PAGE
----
Kyle Busch, Brad Keselowski set back by mid-race accident

Barry Cantrell/NKP

By Aaron Bearden, Motorsports Editor

Their paths varied greatly throughout the afternoon, but in the end it was one choice moment that defined the days of Kyle Busch and Brad Keselowski at Watkins Glen International (WGI).

Much like in 2012, that moment was a collision.

After dominating the race’s opening stage, Busch was battling with Keselowski for seventh on a Lap 45 restart when the two drivers made contact, sending them both spinning off-course. The duo each continued on without issue, but lost all of their track position – each falling outside of the top 30.

Keselowski searched for answers after the race, unsure of that caused the crash.

“I don’t know,” he said. “I was going into the corner and I had the (No.) 47 (of A.J. Allmendinger) behind me and when I got into the corner the 18 (of Busch) next to me. My spotter called it but we were already in the corner. It was too much for me to avoid. We got into each other and that hurt everybody.”

While no one at the race track got a comment from Busch, the 2015 Monster Energy NASCAR Cup Series champion later responded to a fan on Twitter with his take.

Bouncing Back

(Photo: Barry Cantrell/NKP)

From that moment on, both the No. 2 Team Penske and No. 18 Joe Gibbs Racing teams set about salvaging their days.

Busch came to pit road immediately for tires. Keselowski followed suit four laps later amid worries about his tires. When a caution flag flew moments later on Lap 54 for Landon Cassill, the two drivers each had an opportunity to pit again and rejoin the standard pit sequence. Busch did just that, but Keselowski stayed out.

Keselowski took the lead as a result of his team’s strategy call, but the Michigander also knew he would have to pit one more time to make it to the end of the 90-lap race on fuel. In the end, that was Keselowski’s undoing.

A long green-flag run to the finish saw Keselowski trade the lead back and forth with eventual winner Martin Truex Jr., leading 20 laps in the process. The 2012 MENCS champion stretched out his advantage to over six seconds as the laps wound down, but was forced to pit road with four laps remaining for fuel after the caution flag never flew. The two-time WGI runner-up could have potentially salvaged a top five from there, but made the mistake of driving through too many pit boxes on his stop – inciting a penalty from NASCAR officials.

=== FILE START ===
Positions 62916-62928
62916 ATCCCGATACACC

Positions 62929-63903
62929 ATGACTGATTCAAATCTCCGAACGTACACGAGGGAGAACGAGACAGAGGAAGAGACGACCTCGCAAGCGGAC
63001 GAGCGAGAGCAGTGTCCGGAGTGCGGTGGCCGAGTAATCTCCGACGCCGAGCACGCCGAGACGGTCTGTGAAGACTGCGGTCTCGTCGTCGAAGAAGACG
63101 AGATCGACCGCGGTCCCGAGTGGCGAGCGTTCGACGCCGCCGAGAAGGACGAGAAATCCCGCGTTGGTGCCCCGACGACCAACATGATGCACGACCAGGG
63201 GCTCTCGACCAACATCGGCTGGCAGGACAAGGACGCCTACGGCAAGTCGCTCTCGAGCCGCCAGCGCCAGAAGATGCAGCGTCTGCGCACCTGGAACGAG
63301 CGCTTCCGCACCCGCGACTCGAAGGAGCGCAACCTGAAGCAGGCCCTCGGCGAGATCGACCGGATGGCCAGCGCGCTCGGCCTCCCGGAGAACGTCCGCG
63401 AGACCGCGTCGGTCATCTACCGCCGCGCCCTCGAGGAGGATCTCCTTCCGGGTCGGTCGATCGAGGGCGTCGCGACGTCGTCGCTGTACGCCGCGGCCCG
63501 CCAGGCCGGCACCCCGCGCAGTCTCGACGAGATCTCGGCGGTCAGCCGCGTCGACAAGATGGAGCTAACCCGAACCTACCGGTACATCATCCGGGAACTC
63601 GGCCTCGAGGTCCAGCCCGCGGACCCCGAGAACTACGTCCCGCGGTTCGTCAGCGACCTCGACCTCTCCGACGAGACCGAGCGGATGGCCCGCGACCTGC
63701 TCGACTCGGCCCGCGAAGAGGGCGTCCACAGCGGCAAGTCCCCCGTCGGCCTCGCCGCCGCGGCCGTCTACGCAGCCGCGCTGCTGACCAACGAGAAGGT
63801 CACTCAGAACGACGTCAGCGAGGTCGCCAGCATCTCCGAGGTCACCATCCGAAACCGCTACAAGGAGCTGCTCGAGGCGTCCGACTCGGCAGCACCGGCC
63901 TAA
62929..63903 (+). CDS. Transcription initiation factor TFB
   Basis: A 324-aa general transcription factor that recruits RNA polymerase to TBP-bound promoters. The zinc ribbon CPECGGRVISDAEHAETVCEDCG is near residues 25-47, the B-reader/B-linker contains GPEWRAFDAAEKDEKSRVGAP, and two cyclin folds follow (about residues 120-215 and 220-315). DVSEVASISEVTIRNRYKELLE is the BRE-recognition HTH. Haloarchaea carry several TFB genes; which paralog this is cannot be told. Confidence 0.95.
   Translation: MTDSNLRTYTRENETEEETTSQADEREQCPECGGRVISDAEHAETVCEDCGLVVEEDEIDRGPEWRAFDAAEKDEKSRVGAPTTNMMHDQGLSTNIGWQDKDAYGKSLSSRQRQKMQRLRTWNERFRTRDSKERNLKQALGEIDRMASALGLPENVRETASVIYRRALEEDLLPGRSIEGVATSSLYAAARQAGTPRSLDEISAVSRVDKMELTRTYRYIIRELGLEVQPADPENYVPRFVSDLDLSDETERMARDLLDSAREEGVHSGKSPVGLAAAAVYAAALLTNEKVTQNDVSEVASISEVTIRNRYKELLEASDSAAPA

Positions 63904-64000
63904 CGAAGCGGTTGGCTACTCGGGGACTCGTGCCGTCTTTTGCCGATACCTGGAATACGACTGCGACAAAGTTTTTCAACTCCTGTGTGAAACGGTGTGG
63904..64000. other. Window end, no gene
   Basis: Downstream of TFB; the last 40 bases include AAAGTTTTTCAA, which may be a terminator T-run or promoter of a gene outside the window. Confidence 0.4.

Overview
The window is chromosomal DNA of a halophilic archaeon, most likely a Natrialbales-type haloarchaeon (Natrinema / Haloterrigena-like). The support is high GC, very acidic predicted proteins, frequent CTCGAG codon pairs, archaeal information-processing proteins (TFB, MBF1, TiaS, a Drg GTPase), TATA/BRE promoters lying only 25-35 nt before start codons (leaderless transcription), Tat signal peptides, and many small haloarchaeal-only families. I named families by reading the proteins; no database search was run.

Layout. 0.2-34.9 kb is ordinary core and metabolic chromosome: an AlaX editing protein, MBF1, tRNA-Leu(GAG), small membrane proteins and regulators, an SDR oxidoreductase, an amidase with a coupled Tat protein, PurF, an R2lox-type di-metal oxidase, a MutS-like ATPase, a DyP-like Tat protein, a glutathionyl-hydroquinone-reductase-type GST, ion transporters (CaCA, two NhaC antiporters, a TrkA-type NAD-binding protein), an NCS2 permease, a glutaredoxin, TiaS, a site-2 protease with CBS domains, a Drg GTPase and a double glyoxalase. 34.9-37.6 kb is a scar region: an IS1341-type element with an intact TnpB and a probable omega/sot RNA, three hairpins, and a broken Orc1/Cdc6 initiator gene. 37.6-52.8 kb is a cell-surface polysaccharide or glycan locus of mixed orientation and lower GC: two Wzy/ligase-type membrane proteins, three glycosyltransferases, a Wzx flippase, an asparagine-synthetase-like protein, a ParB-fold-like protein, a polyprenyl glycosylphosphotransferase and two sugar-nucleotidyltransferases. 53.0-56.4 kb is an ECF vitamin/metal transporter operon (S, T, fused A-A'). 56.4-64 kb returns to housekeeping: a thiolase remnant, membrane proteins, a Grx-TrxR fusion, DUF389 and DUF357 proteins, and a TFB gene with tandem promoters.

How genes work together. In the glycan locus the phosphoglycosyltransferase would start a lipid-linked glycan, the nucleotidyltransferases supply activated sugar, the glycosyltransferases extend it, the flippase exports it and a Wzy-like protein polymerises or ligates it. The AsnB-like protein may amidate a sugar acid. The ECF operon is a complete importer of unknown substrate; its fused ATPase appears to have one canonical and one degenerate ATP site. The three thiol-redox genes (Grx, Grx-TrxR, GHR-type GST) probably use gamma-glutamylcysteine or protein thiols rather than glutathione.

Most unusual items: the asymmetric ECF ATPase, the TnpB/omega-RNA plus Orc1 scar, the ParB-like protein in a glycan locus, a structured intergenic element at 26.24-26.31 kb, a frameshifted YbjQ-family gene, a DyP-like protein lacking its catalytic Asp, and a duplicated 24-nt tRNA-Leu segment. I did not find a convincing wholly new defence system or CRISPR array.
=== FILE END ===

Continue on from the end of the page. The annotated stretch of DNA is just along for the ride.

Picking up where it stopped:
After serving the penalty, Keselowski took the checkered flag in 15th.

“Tough break,” Keselowski said. “I guess I drove through too many pit stalls leaving. Gosh, it’s a bummer. We weren’t the fastest car today but we raced real hard and with a lot of heart. That put us in position. I hate that I cost us a top-five to a 15th. Good effort all around.”

Busch never factored into the battle for the win like Keselowski, but played the ever-changing strategy correctly to secure a seventh-place result that elevated the Pocono Raceway winner to second in the championship standings.

As previously stated, no one was able to elicit a comment from Busch after the race. But the Nevadan did share his frustration to a fan on Twitter.

Sunday’s race added another chapter to a colorful history between Keselowski and Busch – one that’s seen the two drivers collide many times on-track while largely avoiding each other off of it. Given their history and understanding of each other, Keselowski admitted the two likely wouldn’t discuss their WGI run-in.

“Nah,” Keselowski said. “I don’t think he is really the listening type, so that is pretty doubtful.”

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